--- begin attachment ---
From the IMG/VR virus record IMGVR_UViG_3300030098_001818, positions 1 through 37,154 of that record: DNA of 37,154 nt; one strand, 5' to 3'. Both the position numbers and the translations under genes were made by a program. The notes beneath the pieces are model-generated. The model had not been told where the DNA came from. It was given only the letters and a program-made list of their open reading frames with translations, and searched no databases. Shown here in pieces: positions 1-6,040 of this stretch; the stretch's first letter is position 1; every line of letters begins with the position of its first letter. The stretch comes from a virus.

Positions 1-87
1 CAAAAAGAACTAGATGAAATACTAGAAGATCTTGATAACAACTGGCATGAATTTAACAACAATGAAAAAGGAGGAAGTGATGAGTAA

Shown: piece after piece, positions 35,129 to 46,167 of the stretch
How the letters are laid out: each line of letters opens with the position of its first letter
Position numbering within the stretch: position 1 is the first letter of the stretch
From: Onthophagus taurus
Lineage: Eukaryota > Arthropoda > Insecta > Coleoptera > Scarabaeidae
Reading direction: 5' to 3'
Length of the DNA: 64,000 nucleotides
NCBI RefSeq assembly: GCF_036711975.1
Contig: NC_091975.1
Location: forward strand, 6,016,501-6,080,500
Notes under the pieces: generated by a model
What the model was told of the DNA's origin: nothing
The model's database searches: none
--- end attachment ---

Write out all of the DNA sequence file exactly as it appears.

From the IMG/VR virus record IMGVR_UViG_3300030098_001818, positions 1 through 37,154 of that record: DNA of 37,154 nt; one strand, 5' to 3'. Both the position numbers and the translations under genes were made by a program. The notes beneath the pieces are model-generated. The model had not been told where the DNA came from. It was given only the letters and a program-made list of their open reading frames with translations, and searched no databases. Shown here in pieces: positions 1-6,040 of this stretch; the stretch's first letter is position 1; every line of letters begins with the position of its first letter. The stretch comes from a virus.

Positions 1-87
1 CAAAAAGAACTAGATGAAATACTAGAAGATCTTGATAACAACTGGCATGAATTTAACAACAATGAAAAAGGAGGAAGTGATGAGTAA

Shown: piece after piece, positions 35,129 to 46,167 of the stretch
How the letters are laid out: each line of letters opens with the position of its first letter
Position numbering within the stretch: position 1 is the first letter of the stretch
From: Onthophagus taurus
Lineage: Eukaryota > Arthropoda > Insecta > Coleoptera > Scarabaeidae
Reading direction: 5' to 3'
Length of the DNA: 64,000 nucleotides
NCBI RefSeq assembly: GCF_036711975.1
Contig: NC_091975.1
Location: forward strand, 6,016,501-6,080,500
Notes under the pieces: generated by a model
What the model was told of the DNA's origin: nothing
The model's database searches: none